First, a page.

Bear for Blogging

I had ditched Ulysses when it went subscription but during 2020, I’d paid for the subscription as I’d managed to get a discount code for it. It was good to be able to use it across my devices and it’s still one of the best plain text editors in my view - however, I don’t view it as being worth almost £50 a year - consider that Microsoft charge £60 for Office plus storage space, whereas Ulysses makes use of iCloud space to sync, so I’m not even paying them for syncing!

So I looked around for alternatives, and decided to give Bear a try.


It allows me to drag and drop images in to the application, which I find speeds up my writing process - I then export when the article is finished and deal with the images then (such as sorting the URL’s).

Bear has a number of exports, and can export as a Markdown file, but can include the attachments as well, so it allows for easy editing to post.


However, it doesn’t appear to support tables, at least within its editor. However, you can happily paste a markdown table in to the editor and it’ll be there when you export to markdown, ready for the browser (or in my case, Hugo) to resolve and display nicely!

It just looks a bit odd within notes - especially if not using a monospaced font, like the default Bear font!

And the other item it doesn’t support is footnotes, so I’m not able to auto add a footnote within Bear itself 1.

Though, after some searching, it does appear that these two features will be in the new Markdown editor, Panda, that Bear are implementing and that is currently in Alpha at the minute. In fact, Panda seems to be quite a decent markdown editor by itself!

YAML headers are also proposed for the new editor, which I do use in Obsidian, but not sure I’d make much use of them within Bear - at least not yet, but we’ll see when it’s released.

File Format

Bear uses an SQLite database for its notes, so the underlying notes themselves are not accessible outside the app. Normally, this would be an issue as it’s a closed format (to a degree, as it restricts how I can access and edit the documents I write), but it hasn’t seemed to be an issue yet with Bear, as the editor is good, and it has good export functionality, so I can export the documents as a Markdown file or with Textbundle.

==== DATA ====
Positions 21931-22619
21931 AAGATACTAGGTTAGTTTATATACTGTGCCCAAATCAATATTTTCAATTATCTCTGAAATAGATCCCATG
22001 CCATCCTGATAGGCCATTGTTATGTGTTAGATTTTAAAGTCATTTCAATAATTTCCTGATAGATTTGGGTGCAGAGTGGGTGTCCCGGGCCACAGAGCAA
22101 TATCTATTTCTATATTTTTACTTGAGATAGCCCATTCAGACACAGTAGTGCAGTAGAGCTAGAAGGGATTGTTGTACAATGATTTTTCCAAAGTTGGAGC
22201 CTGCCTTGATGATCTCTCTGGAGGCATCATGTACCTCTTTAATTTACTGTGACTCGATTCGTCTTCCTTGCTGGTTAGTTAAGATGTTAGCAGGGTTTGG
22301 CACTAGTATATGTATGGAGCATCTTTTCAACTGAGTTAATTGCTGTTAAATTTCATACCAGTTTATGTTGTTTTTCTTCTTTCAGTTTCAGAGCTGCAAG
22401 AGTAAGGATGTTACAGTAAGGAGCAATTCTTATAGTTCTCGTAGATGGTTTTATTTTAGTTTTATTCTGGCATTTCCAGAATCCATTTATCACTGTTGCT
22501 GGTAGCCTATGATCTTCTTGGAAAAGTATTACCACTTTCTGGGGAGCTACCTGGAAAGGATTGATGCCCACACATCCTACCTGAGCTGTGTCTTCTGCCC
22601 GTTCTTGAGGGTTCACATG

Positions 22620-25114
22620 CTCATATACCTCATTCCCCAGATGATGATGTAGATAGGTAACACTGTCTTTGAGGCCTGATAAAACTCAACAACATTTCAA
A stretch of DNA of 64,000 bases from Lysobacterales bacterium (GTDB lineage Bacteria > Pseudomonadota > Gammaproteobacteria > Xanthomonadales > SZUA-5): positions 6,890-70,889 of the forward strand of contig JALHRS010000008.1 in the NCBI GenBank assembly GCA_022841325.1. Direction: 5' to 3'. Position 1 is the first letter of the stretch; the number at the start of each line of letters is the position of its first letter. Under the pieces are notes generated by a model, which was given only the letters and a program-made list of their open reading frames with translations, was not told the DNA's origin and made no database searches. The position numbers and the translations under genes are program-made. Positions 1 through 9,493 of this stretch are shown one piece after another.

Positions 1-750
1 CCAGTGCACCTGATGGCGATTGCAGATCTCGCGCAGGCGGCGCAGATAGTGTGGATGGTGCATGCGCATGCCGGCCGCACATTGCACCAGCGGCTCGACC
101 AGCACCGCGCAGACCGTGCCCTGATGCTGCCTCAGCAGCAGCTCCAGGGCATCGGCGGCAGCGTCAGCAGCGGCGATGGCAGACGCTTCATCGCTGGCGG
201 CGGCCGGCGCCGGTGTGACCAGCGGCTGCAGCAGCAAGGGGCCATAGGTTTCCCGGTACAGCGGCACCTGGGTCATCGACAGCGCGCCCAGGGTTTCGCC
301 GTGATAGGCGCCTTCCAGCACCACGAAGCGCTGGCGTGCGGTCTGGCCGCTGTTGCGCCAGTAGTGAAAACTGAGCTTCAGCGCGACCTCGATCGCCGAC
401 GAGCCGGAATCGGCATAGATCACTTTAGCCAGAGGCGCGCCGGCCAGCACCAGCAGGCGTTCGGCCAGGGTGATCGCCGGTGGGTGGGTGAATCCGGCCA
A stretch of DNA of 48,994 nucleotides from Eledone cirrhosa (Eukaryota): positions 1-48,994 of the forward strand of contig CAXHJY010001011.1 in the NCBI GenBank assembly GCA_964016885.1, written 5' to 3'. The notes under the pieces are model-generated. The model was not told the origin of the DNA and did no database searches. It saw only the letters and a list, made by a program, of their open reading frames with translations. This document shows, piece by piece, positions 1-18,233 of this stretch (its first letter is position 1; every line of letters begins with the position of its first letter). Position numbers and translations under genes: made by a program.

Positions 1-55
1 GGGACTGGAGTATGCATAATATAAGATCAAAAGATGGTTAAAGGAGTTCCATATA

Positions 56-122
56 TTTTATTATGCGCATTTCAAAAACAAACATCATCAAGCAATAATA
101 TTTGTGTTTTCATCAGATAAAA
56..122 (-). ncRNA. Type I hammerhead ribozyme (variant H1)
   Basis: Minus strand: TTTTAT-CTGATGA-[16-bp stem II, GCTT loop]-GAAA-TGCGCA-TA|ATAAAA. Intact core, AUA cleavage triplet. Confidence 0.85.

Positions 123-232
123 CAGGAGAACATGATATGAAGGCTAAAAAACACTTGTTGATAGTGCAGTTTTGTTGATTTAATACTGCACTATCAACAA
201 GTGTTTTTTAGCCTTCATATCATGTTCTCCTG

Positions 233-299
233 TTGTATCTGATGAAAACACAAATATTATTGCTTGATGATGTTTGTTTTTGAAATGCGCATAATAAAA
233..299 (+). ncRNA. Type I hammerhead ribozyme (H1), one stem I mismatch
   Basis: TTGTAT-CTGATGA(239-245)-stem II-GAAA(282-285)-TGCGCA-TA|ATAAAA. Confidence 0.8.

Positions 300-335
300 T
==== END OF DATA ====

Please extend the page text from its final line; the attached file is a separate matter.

At the minute, I’m running Bear purely on one Mac as a test. However, the annual fee appears to be very reasonable (£13.99 in the UK as I type this) and is far cheaper than Ulysses. Its a fee that I think is fair and reasonable and I think I’ll be paying that shortly to be able to have my notes sync between devices. It would also mean that I can use my favourite editor them - Cobalt!


Something to get used to is that folders don’t really exist within Bear - everything is done within tags. A tag is roughly equal to a folder, but as you can assign multiple tags, the same file can be in a number of tag “folders”. That’s something a bit different but it seems to work. You can also have nested tags, so the file can can be in a “subfolder”. Overall, it works nicely - I just have to make sure that I delete the Bear metadata before posting to my blog.

Incidentally, I’m not sure I think much of the default tag icon assigned to my blog draft “folder”!


For now, I’ll see how I get on with Bear. Writing, it’s nice and simple and works really well. However, time will tell how easy it is to get from writing in Bear to published via Hugo. It’s certainly worth trying for the time being, as the syncing feature, if it works as well as Ulysses, should mean that I’m able to replace Ulysses for writing my blog posts.

  1. Though I can create it using a Keyboard Maestro script using the excellent Markdown library↩︎